“Manual sampling in maize and development of an earthworm-inspired robot for soil sensing”
A plant’s roots and surrounding soil provide valuable information on plant and soil heath that cannot be observed from the surface. Rovers, drones, and remote sensing have become invaluable tools for plant phenotyping and field research in recent years. However, below-ground data collection remains a manual task. We aim to investigate the common practices of belowground phenotyping and develop a robotic solution to underground sensing. Our goal is a steerable burrowing soft-robotic worm capable of gathering a variety of data on soil health and rhizosphere properties. To this end, we successfully developed gait patterns for steering and belowground locomotion of a pneumatic earthworm robot and began the implementation of assorted sensors for data collection.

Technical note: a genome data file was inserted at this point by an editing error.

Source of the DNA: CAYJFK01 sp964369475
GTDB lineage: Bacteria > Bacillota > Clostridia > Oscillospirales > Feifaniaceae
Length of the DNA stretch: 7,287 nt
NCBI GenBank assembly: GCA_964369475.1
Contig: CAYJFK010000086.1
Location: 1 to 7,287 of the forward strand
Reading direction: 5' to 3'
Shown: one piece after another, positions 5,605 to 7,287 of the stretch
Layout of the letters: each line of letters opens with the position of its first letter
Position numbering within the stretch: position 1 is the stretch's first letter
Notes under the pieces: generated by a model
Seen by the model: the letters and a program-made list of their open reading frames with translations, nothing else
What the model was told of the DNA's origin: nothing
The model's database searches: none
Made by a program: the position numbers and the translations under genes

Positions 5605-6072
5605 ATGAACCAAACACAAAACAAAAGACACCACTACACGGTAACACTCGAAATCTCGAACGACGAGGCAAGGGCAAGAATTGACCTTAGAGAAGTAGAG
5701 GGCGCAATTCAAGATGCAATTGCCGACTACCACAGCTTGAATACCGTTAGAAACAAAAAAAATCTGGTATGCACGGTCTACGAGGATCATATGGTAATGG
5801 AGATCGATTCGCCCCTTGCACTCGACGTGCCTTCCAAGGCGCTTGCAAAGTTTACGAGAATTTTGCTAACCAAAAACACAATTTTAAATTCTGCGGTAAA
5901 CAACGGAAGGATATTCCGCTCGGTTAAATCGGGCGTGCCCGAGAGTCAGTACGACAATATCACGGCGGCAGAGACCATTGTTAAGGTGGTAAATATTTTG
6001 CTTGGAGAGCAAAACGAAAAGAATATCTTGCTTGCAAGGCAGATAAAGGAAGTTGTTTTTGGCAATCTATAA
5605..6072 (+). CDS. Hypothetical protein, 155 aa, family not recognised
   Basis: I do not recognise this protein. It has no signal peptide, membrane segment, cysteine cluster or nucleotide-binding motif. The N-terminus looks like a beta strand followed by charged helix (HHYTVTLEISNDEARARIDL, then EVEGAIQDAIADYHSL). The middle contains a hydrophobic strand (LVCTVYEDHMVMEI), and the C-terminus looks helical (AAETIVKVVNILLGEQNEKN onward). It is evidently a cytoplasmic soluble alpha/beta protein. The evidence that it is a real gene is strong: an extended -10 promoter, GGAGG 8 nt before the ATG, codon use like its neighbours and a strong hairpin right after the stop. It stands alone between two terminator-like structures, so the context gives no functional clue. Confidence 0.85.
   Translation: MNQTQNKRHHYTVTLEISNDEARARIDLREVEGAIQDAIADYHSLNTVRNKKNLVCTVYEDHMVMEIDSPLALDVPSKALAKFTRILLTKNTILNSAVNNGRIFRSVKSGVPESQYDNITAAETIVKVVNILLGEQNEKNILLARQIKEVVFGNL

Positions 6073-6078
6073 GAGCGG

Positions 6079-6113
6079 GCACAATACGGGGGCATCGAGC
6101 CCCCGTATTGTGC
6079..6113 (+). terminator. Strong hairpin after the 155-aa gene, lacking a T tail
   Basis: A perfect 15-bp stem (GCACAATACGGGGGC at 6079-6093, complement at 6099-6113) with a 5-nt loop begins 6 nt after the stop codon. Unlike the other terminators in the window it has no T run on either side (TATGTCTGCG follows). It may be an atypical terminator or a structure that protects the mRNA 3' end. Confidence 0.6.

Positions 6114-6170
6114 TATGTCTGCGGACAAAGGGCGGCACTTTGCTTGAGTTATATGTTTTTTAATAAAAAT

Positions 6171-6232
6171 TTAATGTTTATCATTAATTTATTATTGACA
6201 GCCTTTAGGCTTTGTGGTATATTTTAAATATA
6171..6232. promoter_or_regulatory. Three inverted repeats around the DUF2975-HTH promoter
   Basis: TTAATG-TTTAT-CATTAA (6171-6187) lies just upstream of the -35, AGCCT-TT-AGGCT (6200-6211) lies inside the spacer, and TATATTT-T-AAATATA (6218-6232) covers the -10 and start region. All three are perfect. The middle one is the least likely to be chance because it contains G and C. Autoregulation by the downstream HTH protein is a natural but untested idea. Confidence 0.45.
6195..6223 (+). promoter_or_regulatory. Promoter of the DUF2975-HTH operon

As an intern in Gore Lab and Shepherd lab, I got to experience the ups and downs of researchers in different fields working towards a common goal. In the Gore lab, I participated in field phenotyping and collection, receiving knowledge of common procedures and challenges of field work. In Shepherd lab, I got to apply this information, along with my engineering background towards the development of a soft robot. This summer gave me insight into what a future in academia might look like and inspired my interest in new areas of research that I hope to explore in the future. I learned a great deal about communication and gained confidence in my knowledge and abilities which will serve me well going forward. I am grateful to have had this opportunity and to all who have given me guidance this summer, particularly my mentors, Erin Farmer and Anand Kumar Mishra.